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[stair] /stɛər/
verb (used without object), stared, staring.
to gaze fixedly and intently, especially with the eyes wide open.
to be boldly or obtrusively conspicuous:
The bright modern painting stares out at you in the otherwise conservative gallery.
(of hair, feathers, etc.) to stand on end; bristle.
verb (used with object), stared, staring.
to stare at:
to stare a person up and down.
to effect or have a certain effect on by staring:
to stare one out of countenance.
a staring gaze; a fixed look with the eyes wide open:
The banker greeted him with a glassy stare.
Verb phrases
stare down, to cause to become uncomfortable by gazing steadily at one; overcome by staring:
A nonsmoker at the next table tried to stare me down.
stare one in the face, to be urgent or impending; confront:
The income-tax deadline is staring us in the face.
Origin of stare
before 900; Middle English staren, Old English starian; cognate with Dutch staren, German starren, Old Norse stara; akin to stark, starve
Related forms
starer, noun
staringly, adverb
1. See gaze. Unabridged
Based on the Random House Dictionary, © Random House, Inc. 2015.
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Examples from the Web for stare down
Contemporary Examples
Historical Examples
  • As Mary stepped from the tent her eyes fell upon a pair of lifeless eyes that seemed to stare down upon her.

    A Ticket to Adventure Roy J. Snell
  • Nora went to the window to stare down toward the Keith terrace.

    Death of a Spaceman Walter M. Miller
  • And he was left to stare down the road after the swift flying figure.

    Man and Maid E. (Edith) Nesbit
  • The stranger in tweeds turned to stare down at him, surprised.

    A Set of Six Joseph Conrad
  • He has large eyes, and they stare down at her haggardly, as he stands facing her in the light.

    Six Women Victoria Cross
  • Involuntarily the girls stopped to stare down at it in surprise.

    The Mystery of Carlitos Helen Randolph
  • We had gone but a short distance into the "city" when our ancient guide paused, turning to stare down a deserted passage.

    The Death-Traps of FX-31 Sewell Peaslee Wright
  • She sprang to her feet and whirled about to stare down the trail.

    Green Eyes Roy J. Snell
British Dictionary definitions for stare down


(intransitive) often foll by at. to look or gaze fixedly, often with hostility or rudeness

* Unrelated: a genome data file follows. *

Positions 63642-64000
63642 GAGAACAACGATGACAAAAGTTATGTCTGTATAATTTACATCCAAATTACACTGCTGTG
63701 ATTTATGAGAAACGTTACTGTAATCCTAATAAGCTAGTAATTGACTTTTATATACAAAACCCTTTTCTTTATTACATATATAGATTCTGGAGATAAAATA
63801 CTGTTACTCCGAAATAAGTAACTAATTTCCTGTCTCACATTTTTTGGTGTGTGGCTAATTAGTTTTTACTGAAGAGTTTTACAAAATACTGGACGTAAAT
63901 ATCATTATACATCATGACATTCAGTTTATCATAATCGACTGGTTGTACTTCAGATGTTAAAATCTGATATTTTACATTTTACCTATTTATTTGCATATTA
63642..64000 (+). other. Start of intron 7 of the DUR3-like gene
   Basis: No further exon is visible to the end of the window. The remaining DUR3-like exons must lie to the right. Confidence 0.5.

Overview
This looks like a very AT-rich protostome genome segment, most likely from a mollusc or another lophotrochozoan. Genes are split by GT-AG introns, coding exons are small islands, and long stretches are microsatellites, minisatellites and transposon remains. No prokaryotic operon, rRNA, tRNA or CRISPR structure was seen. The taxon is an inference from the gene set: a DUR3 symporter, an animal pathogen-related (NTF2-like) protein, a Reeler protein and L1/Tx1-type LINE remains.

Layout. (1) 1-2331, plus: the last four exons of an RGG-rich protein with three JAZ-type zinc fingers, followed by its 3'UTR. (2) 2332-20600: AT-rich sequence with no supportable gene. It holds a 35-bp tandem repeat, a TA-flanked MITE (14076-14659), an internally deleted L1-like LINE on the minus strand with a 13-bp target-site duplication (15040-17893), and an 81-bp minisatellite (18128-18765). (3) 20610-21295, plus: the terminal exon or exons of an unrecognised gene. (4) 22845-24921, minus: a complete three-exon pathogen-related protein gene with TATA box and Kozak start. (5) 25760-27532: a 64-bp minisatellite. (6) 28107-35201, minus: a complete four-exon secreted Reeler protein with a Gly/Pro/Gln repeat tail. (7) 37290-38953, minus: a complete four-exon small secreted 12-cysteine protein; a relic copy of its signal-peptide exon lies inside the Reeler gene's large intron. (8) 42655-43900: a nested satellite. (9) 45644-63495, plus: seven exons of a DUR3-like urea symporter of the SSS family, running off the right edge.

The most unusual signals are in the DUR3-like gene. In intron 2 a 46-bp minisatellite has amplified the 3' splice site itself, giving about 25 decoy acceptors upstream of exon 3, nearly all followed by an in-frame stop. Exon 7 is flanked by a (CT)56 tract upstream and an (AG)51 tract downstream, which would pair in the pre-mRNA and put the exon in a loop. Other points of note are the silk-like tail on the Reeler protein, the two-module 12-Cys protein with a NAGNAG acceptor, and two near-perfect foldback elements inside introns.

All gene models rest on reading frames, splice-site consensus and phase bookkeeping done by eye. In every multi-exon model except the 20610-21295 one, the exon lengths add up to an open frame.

(intransitive) (of an animal's fur, bird's feathers, etc) to stand on end because of fear, ill health, etc
(intransitive) to stand out as obvious; glare
stare one in the face, to be glaringly obvious or imminent
the act or an instance of staring
Derived Forms
starer, noun
Word Origin
Old English starian; related to Old Norse stara, Old High German starēn to stare, Greek stereos stiff, Latin consternāre to confuse


(dialect) a starling
Word Origin
Old English stær
Collins English Dictionary - Complete & Unabridged 2012 Digital Edition
© William Collins Sons & Co. Ltd. 1979, 1986 © HarperCollins
Publishers 1998, 2000, 2003, 2005, 2006, 2007, 2009, 2012
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Word Origin and History for stare down



Old English starian "to look fixedly at," from Proto-Germanic *star- "be rigid" (cf. Old Norse stara, Middle Low German and Middle Dutch staren, Old High German staren, German starren "to stare at;" German starren "to stiffen," starr "stiff;" Old Norse storr "proud;" Old High German storren "to stand out, project;" Gothic andstaurran "to be obstinate"), from PIE root *ster- "strong, firm, stiff, rigid" (cf. Lithuanian storas "thick," stregti "to become frozen;" Sanskrit sthirah "hard, firm;" Persian suturg "strong;" Old Church Slavonic staru "old;" cf. sterile and torpor). Not originally implying rudeness. Related: Stared; staring.


"starling," from Old English (see starling).

Online Etymology Dictionary, © 2010 Douglas Harper
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Idioms and Phrases with stare down

stare down

Cause someone to waver or give in by or as if by being stared at. For example, Insisting on a better room, he stared down the manager until he got it. This expression alludes to staring at someone without being the first to blink or lower one's gaze. [ Mid-1800s ]
The American Heritage® Idioms Dictionary
Copyright © 2002, 2001, 1995 by Houghton Mifflin Company. Published by Houghton Mifflin Company.
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